Symptoms of the omicron variant differ from past coronavirus symptoms, making them difficult to detect unless tested for COVID-19.
According to health experts, a new and unique symptom of the omicron variant has emerged: Night sweats.
“People aren’t reporting a loss of taste or smell as much with omicron as they were with previous variants,” Dr. John Torres, NBC News senior medical correspondent told the Today Show. “But people are reporting night sweats, which is a very strange symptom that they say they’re having.”
But what are night sweats exactly and how did they get associated with COVID-19?
Here is what you need to know.
Night sweats are “repeated episodes of extreme perspiration” that might soak your bedsheets, according to The Mayo Clinic.
They are often related to an illness or underlying medical condition.
Night sweats were most commonly associated with medical conditions ranging in severity from the flu to cancer but were not associated with the coronavirus until the omicron variant of COVID-19 started spreading globally.
Night sweats are one of the unique symptoms that medical professionals say distinguishes the omicron variant from other COVID-19 variants. A scratchy, sore throat is another.
Doctors treating patients in hospitals and urgent cares documented more patients coming in with the omicron variant of COVID-19 reporting night sweats.
Dr. Amir Khan, a physician with the United Kingdom’s National Health Service, said people should now look for night sweats as a symptom of the omicron variant of COVID so they can get tested.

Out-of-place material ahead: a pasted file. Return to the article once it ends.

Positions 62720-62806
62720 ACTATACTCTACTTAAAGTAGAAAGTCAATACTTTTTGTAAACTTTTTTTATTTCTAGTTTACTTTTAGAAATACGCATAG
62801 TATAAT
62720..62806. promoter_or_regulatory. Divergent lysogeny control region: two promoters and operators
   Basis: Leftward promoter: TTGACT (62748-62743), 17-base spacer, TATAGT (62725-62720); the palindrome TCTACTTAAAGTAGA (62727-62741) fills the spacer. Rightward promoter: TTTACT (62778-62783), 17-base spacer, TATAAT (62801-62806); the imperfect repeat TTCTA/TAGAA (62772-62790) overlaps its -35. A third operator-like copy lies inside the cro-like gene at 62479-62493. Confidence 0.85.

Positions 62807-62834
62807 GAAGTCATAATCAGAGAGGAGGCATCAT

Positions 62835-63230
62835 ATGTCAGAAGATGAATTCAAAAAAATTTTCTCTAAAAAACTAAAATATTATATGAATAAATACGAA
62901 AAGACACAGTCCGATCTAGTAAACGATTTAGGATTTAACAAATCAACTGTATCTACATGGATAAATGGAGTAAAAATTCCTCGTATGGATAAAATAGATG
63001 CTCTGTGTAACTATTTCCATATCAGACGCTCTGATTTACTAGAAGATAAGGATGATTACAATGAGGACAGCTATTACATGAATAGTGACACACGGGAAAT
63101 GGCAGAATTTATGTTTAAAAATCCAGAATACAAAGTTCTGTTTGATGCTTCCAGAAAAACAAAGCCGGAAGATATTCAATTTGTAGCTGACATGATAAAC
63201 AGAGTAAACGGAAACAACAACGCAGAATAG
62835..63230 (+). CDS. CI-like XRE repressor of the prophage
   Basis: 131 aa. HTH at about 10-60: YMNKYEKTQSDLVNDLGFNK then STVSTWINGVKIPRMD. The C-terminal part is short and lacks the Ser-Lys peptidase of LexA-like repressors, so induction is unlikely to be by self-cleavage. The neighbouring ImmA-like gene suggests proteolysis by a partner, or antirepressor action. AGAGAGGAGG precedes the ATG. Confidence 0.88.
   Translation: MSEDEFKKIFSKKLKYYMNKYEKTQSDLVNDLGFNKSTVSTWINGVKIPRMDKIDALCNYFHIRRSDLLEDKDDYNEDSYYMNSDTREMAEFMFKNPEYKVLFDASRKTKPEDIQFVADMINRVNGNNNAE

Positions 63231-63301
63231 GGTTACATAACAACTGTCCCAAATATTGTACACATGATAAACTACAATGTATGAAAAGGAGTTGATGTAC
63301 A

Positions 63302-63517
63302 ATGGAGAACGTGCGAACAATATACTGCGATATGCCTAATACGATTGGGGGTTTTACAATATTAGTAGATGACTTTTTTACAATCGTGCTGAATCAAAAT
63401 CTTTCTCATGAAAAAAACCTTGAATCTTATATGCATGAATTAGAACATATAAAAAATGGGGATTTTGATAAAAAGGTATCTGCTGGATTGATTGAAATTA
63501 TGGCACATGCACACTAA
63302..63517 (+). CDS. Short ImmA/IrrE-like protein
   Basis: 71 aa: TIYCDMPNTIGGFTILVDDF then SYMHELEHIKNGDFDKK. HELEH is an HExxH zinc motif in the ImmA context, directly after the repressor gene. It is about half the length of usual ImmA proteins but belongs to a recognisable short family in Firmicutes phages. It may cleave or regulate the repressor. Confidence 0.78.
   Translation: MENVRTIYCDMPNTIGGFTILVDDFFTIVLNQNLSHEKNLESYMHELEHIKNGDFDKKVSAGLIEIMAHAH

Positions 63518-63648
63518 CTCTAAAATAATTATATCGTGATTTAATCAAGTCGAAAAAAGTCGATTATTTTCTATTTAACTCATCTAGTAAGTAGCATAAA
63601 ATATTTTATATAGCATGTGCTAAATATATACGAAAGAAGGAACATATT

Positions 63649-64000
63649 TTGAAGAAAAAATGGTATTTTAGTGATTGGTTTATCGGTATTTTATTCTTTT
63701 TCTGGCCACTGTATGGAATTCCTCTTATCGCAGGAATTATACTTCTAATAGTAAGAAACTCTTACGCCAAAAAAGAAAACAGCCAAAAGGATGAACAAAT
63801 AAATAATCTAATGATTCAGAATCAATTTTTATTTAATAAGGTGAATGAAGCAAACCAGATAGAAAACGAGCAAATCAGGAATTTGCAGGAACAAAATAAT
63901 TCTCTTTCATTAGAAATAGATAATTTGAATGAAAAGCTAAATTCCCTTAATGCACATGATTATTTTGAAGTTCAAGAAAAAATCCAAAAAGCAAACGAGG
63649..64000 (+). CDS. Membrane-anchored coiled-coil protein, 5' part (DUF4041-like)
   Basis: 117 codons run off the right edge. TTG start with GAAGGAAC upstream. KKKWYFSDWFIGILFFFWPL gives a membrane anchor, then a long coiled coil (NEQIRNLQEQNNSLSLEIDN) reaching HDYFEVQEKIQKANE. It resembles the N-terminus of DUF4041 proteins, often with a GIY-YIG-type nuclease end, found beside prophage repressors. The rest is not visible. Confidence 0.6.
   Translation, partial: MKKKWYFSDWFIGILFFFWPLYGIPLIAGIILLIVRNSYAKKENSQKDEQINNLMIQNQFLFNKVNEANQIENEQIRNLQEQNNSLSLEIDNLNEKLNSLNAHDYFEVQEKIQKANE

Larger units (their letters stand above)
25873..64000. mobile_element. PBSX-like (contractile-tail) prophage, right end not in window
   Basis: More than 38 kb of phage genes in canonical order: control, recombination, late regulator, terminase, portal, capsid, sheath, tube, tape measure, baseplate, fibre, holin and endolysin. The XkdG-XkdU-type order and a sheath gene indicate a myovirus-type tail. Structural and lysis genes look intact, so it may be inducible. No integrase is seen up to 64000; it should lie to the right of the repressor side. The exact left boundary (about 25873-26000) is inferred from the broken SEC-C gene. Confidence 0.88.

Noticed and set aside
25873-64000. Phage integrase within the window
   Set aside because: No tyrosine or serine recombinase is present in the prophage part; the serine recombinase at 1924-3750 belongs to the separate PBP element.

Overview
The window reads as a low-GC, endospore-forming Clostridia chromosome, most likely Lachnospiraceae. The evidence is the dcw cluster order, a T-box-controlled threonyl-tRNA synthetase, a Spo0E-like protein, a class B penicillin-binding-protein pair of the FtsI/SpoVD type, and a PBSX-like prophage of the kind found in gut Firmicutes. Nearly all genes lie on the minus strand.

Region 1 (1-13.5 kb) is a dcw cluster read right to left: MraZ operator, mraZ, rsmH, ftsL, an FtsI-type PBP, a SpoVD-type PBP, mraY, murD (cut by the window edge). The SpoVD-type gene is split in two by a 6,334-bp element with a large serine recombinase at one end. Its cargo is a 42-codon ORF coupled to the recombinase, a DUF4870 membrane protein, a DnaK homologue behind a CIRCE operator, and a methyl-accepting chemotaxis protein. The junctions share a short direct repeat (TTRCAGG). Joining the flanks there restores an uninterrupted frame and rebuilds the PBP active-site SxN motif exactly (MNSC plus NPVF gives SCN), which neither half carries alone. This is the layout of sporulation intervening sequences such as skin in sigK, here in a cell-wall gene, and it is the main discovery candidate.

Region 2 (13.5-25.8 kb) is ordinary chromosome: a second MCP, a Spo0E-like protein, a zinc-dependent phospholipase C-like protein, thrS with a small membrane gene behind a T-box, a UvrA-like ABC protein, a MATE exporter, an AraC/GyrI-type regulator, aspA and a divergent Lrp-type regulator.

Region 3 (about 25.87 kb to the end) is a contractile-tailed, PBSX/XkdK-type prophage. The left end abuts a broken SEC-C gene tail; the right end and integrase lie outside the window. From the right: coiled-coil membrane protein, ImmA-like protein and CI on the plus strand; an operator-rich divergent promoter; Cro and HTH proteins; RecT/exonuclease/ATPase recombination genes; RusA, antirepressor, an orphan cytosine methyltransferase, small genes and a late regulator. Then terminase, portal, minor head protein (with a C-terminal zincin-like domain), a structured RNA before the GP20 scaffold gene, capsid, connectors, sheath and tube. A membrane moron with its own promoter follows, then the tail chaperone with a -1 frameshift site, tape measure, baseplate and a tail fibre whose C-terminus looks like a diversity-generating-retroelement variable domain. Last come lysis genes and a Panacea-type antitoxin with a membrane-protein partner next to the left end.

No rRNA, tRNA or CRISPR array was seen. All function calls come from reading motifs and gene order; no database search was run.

“It’s important we keep on top of these symptoms, because if we’re going to keep track of omicron here and worldwide we need to be able to test people with these symptoms,” Dr. Khan told The Sun.
The main symptoms of the omicron variant according to the Centers for Disease Control and Prevention (CDC) and other sources are the following:
- Runny nose
- Sore or scratchy throat
- Night sweats
Those who test positive for the omicron variant of COVID-19 are less likely to have a loss of taste or smell, when compared to the COVID strains from 2020 and most of 2021.
But they are more likely to have the unique symptom of night sweats.
The Centers for Disease Control and Prevention (CDC) says you should get one of the three COVID-19 vaccines that are available to you — Moderna, Pfizer or Johnson & Johnson — along with wearing a mask indoors in public, staying six feet apart from others, and washing your hands often with soap and water.
For those 18 years of age and older who received the Johnson & Johnson (J&J) vaccine, the CDC recommends getting a booster two months after the one-shot J&J vaccine, preferably switching to an mRNA vaccine such as the Pfizer or Moderna shots.
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